Today's results lifted year-to-date sales 17 percent above those of early 2009, when automakers battled the weakest demand in almost 30 years. General Motors Co.'s four surviving brands -- Chevrolet, GMC, Buick and Cadillac – recorded a combined increase of 20 percent. Overall sales for the automaker were up 7 percent.
Among smaller automakers, Subaru racked up a 48 percent gain in April and Volkswagen of America boosted its sales 39 percent. At the other end of the spectrum, American Suzuki's April sales fell 23 percent and Porsche lost 6 percent.
GM, Ford, Chrysler
GM has predicted U.S. sales this year will total 11.3 million to 11.8 million light vehicles. Although GM economist Ted Chu said he thinks the second quarter will continue its current pace, he predicted a one-million-unit increase in second-half sales compared with the first six months.
“Pent-up demand is building,” Chu said. GM is winding down Hummer, Pontiac and Saturn and has sold Saab.
GM sold 9,150 Chevrolet Camaros, with about 7,800 of them going to individual customers. That's the highest retail total for the sports car since GM relaunched it in March 2009, said Steve Carlisle, vice president of U.S. sales operations.
Sales of the Chevrolet Silverado rose 12 percent, and the pickup saw its second consecutive monthly increase in sales to individual customers, Carlisle said. Its GMC Sierra sibling saw deliveries increase 13 percent, with a 19 percent increase in retail sales.
Ford's increase will be “good enough to gain market share,” said Efraim Levy, a Standard and Poor's analyst, in a research note. “We like the mix improvement, with retail sales, pickups and utilities powering the volume forward. Residuals values reportedly advanced for Ford, outpacing the industry.”
Ford was led by a jump of more than 42 percent in F-Series pickup trucks and a 41 percent rise in its Escape SUV. The automaker said fleet demand rose 13 percent, well below the 32 percent gain in retail sales.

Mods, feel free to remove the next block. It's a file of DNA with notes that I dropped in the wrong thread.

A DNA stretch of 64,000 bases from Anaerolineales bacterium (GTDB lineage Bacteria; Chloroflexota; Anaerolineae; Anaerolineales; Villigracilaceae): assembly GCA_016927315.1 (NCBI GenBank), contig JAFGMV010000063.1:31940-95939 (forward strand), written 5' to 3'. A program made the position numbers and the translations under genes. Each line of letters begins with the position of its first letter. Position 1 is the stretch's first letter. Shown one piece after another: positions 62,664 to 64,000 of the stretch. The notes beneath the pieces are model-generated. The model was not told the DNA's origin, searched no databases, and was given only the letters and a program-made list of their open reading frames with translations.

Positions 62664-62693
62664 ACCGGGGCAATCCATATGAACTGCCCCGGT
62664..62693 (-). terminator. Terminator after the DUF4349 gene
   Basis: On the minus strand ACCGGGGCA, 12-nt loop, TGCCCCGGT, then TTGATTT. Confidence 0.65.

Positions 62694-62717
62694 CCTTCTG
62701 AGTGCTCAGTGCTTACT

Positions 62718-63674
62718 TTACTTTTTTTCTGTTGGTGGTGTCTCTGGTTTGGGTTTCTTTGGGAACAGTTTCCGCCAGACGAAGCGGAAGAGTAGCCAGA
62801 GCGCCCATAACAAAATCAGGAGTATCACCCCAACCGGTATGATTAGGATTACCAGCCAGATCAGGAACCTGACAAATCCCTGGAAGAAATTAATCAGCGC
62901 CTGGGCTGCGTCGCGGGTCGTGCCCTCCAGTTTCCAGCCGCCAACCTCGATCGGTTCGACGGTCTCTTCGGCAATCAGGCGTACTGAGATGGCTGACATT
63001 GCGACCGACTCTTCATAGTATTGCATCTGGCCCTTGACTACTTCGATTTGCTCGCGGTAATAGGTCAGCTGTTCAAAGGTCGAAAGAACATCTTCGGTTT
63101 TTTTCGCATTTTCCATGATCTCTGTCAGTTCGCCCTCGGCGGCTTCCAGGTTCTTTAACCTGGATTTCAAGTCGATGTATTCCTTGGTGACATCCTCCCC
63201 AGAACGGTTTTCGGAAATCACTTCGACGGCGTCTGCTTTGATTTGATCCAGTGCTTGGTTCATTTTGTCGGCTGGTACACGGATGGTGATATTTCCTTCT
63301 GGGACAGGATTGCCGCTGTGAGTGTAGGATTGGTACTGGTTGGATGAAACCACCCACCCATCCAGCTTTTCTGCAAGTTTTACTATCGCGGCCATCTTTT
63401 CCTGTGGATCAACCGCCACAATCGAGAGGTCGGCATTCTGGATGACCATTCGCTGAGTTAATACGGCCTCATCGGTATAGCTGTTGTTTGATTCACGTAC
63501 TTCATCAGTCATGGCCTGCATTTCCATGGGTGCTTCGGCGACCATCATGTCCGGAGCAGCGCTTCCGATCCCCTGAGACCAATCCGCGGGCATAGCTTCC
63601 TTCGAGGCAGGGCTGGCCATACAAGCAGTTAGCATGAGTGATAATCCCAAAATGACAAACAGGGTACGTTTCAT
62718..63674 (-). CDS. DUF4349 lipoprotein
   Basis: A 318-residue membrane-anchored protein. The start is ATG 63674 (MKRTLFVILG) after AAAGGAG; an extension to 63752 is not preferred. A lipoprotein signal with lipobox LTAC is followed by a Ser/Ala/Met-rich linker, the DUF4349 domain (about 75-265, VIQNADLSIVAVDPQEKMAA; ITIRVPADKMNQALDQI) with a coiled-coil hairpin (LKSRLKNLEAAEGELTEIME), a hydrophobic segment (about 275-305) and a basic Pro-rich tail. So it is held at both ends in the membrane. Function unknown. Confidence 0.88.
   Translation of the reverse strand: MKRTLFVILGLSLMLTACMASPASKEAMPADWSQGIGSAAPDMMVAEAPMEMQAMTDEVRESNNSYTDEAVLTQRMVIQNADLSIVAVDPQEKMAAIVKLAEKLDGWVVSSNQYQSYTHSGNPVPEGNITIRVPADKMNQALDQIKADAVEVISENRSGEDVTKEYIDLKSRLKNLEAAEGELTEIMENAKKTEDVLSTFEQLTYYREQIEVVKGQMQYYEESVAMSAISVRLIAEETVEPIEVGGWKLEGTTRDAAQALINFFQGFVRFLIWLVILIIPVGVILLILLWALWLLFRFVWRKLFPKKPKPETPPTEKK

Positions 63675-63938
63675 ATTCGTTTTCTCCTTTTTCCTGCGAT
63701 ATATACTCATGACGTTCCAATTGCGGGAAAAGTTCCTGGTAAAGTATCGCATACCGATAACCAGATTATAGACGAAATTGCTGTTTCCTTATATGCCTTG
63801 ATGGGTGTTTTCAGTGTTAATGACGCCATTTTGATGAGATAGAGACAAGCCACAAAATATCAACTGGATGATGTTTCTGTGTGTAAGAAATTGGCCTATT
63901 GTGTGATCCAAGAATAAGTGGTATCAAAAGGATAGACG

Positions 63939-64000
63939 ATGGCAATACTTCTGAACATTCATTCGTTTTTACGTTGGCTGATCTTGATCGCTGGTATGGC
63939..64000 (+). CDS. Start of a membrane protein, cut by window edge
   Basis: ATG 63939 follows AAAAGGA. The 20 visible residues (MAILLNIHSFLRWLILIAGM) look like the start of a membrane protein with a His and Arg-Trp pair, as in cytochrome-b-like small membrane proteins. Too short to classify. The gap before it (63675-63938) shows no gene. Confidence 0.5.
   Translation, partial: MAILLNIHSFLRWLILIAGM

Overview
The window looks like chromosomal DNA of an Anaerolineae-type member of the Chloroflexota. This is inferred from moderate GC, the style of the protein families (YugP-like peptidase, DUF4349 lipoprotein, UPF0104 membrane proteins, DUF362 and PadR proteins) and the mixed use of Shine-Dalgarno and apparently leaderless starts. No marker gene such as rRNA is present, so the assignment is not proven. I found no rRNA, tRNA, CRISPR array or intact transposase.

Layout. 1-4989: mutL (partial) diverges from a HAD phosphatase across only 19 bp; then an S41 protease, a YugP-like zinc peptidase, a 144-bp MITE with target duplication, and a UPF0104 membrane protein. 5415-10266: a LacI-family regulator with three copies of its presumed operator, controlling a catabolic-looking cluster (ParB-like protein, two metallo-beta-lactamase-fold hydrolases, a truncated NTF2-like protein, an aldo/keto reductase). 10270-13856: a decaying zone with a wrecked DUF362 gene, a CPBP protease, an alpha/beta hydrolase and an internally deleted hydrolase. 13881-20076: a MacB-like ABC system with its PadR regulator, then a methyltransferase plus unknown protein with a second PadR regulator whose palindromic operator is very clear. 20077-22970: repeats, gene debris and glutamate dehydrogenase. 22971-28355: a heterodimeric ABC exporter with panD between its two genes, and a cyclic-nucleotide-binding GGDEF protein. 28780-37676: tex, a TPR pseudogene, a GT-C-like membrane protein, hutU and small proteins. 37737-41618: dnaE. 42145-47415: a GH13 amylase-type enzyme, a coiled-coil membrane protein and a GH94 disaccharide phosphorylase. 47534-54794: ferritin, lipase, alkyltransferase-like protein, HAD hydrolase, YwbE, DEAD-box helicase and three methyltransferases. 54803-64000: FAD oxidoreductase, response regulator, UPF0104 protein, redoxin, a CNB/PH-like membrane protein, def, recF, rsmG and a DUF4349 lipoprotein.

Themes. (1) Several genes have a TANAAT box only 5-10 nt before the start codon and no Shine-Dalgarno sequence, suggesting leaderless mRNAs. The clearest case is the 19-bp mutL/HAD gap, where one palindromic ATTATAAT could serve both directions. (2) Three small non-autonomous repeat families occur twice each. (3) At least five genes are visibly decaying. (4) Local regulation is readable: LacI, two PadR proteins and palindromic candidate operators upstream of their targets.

Chrysler's 25 percent advance was the biggest since a 27 percent gain in July 2005, when U.S. automakers offered all buyers the same discounts as employees.
The average estimate for an industry sales pace of 11.4 million vehicles would compare with the 9.5 million of a year earlier, after the industry experienced the lowest U.S. demand in almost 30 years.
Automakers were buoyed by consumer confidence that rose in April to its highest since September 2008, as measured by the Conference Board's monthly index.
Toyota began offering incentives on March 2 such as subsidized leases after worldwide recalls of more than 8 million vehicles to fix defects linked to unintended acceleration and to adjust brakes. The company probably spent an average $2,416 on incentives on each vehicle last month, according to TrueCar.com.
The industry average is about $2,798, TrueCar.com said. Incentives are down 4 percent from March 2009, when GM and Chrysler boosted spending ahead of their bankruptcy filings.
John McEleney, who has a Toyota and a Buick, GMC and Cadillac dealership in Clinton, Iowa, said sales were up 30 percent at his Toyota store and increased about 20 percent among his GM brands.
“Sales were really pretty good, but not quite as good as March,” McEleney said before today's results were released, adding that sales may keep gaining this year. “We're seeing a lot more showroom traffic and a lot more Internet activity. People are feeling better about their jobs, too.”
Chrissie Thompson, Jesse Snyder, Bloomberg and Reuters contributed to this report.